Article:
Among the 56 eyes, the ages of patients who presented with simple type and complex type PS with normality after the Kolmogorov-Smirnov test were 43 ± 12 and 57 ± 12 years, respectively. The difference in the complexity of PS with patient age was statistically significant (F = 18.181; P < 0.05), with the complex type being more common in older patients. 
AL, SE, and BCVA in Different PS Types
Of the 102 eyes with PS, the ALs of the eye with the simple type and complex type were 29.57 ± 2.40 mm and 30.52 ± 1.38 mm, respectively. The difference in the AL between simple PS and complex PS was statistically significant (P = 0.003), with longer ALs in complex PS. The ALs of eyes with type I and other types of PS were 30.47 ± 1.77 mm and 29.46 ± 2.11 mm, respectively. The difference in the AL between type I and other types of PS was statistically significant (F = 6.499, P = 0.012), with longer ALs in type I than the other types. 
The SEs of eyes with the simple type and complex type were 15 D ± 5 D and 19 D ± 4 D, respectively. The difference in the SE between the simple type and the complex type was statistically significant (F =17.41, P < 0.05), with lower SEs in the complex type than the simple type. The difference in the SE between the different types of PS was not statistically significant (P = 0.169).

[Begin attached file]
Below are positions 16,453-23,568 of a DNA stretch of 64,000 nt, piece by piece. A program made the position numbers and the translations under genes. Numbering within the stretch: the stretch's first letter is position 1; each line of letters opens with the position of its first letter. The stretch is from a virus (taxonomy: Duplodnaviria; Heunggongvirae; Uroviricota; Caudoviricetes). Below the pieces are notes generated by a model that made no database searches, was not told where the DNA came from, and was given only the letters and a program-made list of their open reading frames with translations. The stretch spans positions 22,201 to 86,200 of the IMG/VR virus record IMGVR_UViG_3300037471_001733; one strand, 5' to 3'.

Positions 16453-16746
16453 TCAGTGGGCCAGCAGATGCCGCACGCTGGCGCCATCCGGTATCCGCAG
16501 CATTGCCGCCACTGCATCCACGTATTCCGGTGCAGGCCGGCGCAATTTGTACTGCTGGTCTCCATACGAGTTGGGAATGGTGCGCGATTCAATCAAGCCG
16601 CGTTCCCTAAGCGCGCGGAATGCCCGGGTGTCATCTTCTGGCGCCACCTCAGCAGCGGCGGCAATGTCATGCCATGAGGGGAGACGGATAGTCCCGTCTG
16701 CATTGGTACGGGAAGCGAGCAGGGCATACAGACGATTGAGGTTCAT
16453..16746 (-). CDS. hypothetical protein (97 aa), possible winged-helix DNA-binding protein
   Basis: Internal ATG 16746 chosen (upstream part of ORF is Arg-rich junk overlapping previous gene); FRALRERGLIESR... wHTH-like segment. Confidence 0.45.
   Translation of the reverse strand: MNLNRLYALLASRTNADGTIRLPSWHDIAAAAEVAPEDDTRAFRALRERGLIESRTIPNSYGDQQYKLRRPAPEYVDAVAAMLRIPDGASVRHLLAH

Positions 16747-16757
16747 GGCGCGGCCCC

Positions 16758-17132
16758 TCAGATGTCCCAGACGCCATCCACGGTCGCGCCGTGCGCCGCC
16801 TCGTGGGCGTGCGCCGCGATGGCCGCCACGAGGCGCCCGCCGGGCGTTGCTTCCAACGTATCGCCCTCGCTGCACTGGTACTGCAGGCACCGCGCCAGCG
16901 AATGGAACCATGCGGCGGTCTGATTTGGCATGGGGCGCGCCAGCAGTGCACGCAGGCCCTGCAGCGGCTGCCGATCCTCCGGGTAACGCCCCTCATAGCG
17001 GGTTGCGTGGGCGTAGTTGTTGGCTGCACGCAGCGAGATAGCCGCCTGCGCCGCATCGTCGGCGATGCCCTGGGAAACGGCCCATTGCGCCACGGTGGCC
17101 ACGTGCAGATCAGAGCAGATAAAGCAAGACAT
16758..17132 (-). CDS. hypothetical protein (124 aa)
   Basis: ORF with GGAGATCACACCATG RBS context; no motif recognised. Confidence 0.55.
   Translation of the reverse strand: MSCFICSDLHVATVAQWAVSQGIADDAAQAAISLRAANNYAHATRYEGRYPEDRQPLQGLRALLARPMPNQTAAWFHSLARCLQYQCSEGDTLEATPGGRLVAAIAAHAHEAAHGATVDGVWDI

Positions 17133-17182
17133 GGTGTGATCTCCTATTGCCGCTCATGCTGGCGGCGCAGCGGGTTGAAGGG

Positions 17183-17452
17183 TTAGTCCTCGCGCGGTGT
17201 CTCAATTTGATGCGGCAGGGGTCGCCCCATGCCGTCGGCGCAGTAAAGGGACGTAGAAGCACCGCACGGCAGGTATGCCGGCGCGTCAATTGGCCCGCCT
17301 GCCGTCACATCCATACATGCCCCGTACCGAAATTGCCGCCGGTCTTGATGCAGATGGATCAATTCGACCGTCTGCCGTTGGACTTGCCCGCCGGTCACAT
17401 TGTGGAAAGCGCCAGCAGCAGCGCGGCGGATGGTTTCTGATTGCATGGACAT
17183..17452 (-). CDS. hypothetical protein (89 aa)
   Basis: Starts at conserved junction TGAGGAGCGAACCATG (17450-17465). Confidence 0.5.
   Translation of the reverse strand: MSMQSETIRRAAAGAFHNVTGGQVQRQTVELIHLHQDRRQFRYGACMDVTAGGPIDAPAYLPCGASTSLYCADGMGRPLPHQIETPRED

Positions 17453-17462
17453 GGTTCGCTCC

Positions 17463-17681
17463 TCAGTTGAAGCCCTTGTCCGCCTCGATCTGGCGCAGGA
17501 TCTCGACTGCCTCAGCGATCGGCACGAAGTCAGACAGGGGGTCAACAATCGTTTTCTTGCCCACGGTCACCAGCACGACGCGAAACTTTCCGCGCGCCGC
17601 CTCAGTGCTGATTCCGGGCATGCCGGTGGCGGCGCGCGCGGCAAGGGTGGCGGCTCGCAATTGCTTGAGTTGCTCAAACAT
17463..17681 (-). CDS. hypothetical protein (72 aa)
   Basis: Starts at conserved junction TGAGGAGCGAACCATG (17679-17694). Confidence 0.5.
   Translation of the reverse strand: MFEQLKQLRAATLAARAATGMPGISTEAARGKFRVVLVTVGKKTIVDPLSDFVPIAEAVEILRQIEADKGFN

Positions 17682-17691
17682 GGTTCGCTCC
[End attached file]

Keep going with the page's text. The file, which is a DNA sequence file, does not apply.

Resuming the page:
The BCVA values of the eyes with the simple type and complex type were 0.69 (approximately 0.22 to 1.00) Log MAR and 1.00 (approximately 0.69 to 1.20) Log MAR, respectively. The difference in the BCVA between the simple type and complex type was statistically significant (P = 0.001), with worse BCVA in the complex type than the simple type. The difference in the BCVA between the different types of PS was statistically significant (P = 0.025). The BCVA values of type I and other types of PS were 0.82 (approximately 0.52 to 1.30) Log MAR and 0.70 (approximately 0.22 to 1.00) LogMAR, respectively. The difference in the BCVA between type I and other types of PS was statistically significant (P = 0.049), with worse BCVA in type I than the other types.